When You're Stuck In The In-Between, Soldier On.

I realized that I needed to breathe after I typed the first few words. I held my breath as I opened the laptop, trying to be braver than I felt. I sucked in two deep open mouth breaths and stared at the screen with it's persistent, blinking cursor. I hope that writing will feel familiar again. Easy. Natural. The cheerful optimist in me expects to have words gliding onto the page as easily as wheels on smooth pavement riding on my imaginary robin's egg blue cruiser bike. The brown wicker basket on the front contains a delightful encouraging bouquet of flowers and a snack of whole natural almonds and gourmet cheeses as I would be hungry after all the exhaustive writing and wheel turning. Together, my thoughts, my words and my freedom could head out on another journey and find the path that is mine alone. With any luck, the bumpy trail will fall away and the writing will silence the negative voices in my head. On the writing road, I'll be able to discern what is *my* truth.

But even before the pedals on my pretend bike make a full rotation, I've hit a pothole and splashed mud on my leg. I've stumbled away from the hope of a good day's ride to listen to Negativity and her best friend, Doubt.

YOU are not a writer. You haven't any talent.

If you were passionate about writing, you would have done it every day.

What's it been - a month now?

You'll ALWAYS make time for what you care about.

Ha-ha, you had to charge your laptop before you could even get started.

It was dead...just like this blog.

Negativity and Doubt aren't completely without merit. Nearly every successful person says that commitment to the task, even with a multitude of distractions will lead to achievement. But I've managed to produce every reason why it wasn't a good time to write, no one is missing my blog anyway and I've let my laptop die....and I almost let my dream die too.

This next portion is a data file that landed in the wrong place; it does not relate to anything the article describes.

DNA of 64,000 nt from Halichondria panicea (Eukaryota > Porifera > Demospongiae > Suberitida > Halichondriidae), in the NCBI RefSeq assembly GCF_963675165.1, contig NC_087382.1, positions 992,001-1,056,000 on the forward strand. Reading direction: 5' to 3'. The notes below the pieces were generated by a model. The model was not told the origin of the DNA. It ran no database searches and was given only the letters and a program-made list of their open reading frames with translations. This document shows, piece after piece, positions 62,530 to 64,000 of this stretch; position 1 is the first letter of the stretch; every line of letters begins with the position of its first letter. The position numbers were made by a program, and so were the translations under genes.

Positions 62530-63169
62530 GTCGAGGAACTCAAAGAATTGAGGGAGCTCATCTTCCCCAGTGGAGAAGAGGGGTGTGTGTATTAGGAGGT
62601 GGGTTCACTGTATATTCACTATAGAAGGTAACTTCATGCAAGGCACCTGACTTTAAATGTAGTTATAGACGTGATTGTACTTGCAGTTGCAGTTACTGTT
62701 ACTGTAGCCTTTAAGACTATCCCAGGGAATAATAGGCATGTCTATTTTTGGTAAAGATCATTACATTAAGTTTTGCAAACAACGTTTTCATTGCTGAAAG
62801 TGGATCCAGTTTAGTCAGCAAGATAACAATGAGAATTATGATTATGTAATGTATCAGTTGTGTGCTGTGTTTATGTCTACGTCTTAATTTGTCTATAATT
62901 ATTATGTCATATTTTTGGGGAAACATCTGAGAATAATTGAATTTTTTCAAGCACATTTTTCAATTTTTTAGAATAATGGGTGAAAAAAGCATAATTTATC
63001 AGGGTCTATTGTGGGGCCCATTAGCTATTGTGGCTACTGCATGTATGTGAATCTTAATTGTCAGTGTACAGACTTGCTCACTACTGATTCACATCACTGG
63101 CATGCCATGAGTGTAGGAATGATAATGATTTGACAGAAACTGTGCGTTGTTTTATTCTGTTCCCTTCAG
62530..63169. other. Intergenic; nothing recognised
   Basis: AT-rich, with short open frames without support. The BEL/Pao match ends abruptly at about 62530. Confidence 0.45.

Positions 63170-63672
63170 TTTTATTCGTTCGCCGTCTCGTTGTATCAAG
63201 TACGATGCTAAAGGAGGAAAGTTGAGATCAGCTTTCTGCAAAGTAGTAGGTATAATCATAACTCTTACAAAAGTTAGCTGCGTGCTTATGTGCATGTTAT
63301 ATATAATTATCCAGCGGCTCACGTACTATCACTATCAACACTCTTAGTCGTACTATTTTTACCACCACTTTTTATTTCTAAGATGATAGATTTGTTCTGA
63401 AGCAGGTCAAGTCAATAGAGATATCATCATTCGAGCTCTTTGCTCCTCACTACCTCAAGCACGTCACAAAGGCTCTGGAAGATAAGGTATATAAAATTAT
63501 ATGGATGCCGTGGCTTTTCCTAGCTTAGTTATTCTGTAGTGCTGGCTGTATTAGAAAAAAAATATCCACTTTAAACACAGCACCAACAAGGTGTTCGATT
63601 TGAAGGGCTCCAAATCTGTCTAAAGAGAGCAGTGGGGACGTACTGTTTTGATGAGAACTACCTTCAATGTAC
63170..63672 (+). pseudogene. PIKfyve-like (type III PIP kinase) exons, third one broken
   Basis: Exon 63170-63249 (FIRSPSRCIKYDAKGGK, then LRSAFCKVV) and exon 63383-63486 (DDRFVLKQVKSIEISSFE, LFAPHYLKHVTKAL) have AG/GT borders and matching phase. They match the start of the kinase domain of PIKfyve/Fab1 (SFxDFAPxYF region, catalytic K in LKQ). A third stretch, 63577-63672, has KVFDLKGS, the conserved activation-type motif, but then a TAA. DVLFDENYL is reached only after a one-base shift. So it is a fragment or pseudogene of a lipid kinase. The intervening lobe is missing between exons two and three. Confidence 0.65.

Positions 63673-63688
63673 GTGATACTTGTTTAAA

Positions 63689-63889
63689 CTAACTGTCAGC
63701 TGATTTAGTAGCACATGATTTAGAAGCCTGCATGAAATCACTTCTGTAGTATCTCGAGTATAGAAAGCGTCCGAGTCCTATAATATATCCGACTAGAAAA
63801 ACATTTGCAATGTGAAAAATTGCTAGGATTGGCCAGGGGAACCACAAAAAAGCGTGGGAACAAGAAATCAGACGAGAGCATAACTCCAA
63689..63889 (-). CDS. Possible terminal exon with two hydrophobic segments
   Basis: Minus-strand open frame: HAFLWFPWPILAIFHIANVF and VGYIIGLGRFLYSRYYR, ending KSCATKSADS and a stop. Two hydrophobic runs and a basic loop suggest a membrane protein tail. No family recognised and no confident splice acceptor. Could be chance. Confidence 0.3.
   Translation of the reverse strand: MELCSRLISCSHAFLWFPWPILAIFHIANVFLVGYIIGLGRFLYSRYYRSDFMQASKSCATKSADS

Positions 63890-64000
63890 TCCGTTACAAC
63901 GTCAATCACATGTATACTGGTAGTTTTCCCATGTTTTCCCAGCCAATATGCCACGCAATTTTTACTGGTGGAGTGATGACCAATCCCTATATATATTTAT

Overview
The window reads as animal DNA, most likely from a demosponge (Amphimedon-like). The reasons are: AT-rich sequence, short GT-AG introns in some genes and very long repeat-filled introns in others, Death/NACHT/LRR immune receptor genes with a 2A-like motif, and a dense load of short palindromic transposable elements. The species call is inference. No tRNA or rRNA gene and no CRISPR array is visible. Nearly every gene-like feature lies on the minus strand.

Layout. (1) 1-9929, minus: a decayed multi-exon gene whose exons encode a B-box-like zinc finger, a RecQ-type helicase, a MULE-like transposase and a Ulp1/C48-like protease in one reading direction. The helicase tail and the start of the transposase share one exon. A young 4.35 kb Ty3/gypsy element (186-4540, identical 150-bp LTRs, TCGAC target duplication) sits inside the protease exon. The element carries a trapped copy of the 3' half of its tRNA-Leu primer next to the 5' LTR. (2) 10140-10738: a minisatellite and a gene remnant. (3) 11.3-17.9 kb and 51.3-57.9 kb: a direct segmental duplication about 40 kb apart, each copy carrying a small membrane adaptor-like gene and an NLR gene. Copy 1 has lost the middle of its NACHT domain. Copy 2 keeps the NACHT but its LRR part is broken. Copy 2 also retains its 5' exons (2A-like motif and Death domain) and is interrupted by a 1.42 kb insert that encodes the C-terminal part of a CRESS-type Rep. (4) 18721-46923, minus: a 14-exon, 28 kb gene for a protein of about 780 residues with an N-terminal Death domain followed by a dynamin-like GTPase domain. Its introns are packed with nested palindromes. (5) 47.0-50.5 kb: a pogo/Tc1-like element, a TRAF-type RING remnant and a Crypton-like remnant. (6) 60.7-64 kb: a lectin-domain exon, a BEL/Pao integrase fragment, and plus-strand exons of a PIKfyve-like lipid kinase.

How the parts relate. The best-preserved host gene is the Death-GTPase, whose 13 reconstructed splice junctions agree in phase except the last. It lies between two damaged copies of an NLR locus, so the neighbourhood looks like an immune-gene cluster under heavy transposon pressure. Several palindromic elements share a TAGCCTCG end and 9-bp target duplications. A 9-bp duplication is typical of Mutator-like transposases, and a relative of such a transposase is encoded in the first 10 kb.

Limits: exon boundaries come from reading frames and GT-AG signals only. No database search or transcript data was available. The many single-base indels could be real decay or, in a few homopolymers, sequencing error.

Soldier On, Frantic Finch Friends. Soldier On. 

Soldier On, Frantic Finch Friends. Soldier On. 

Sometimes as raw and painful as it is to write, it's excruciating not to do it at all. The relentless, miserable voices in my head were louder when I wasn't writing. It's a constant nagging, pulling, painful heartache like missing a loved one. It's a buzzing volume that only I could hear and my guilt could feel. It was knowing that eating another piece of Christmas fudge or mindlessly scrolling through Facebook was never going to fill the void or quiet the noise but I chose to suffocate myself with anything but writing. Avoidance was a python crushing the bones of my self-imposed daily structure. I buried my feelings and ignored my desire to write every - single - day.

I gave up.

It got hard. Everything got hard. Life in November went off rails. Heartbreaking news everywhere we went. News feeds and headlines of destruction, violence, death and loss. Wildfires angrily chewed their way throughout the southeast like Sherman through Atlanta. Homes were lost, businesses destroyed, loved ones were missing, animals were scattered and we were all lost. Why this now? Days before Thanksgiving, local school children rode a bus and never made it home because of the horrific crash. The death of children will never be explainable to me so I can't even express Aleppo, Syria. Deaths and violence everywhere. People we know die - family and celebrities. Sadness and so much brokenness. So many lives torn. I was imploding from witnessing all of the pain. Even from a distance, I was feeling it. Living it.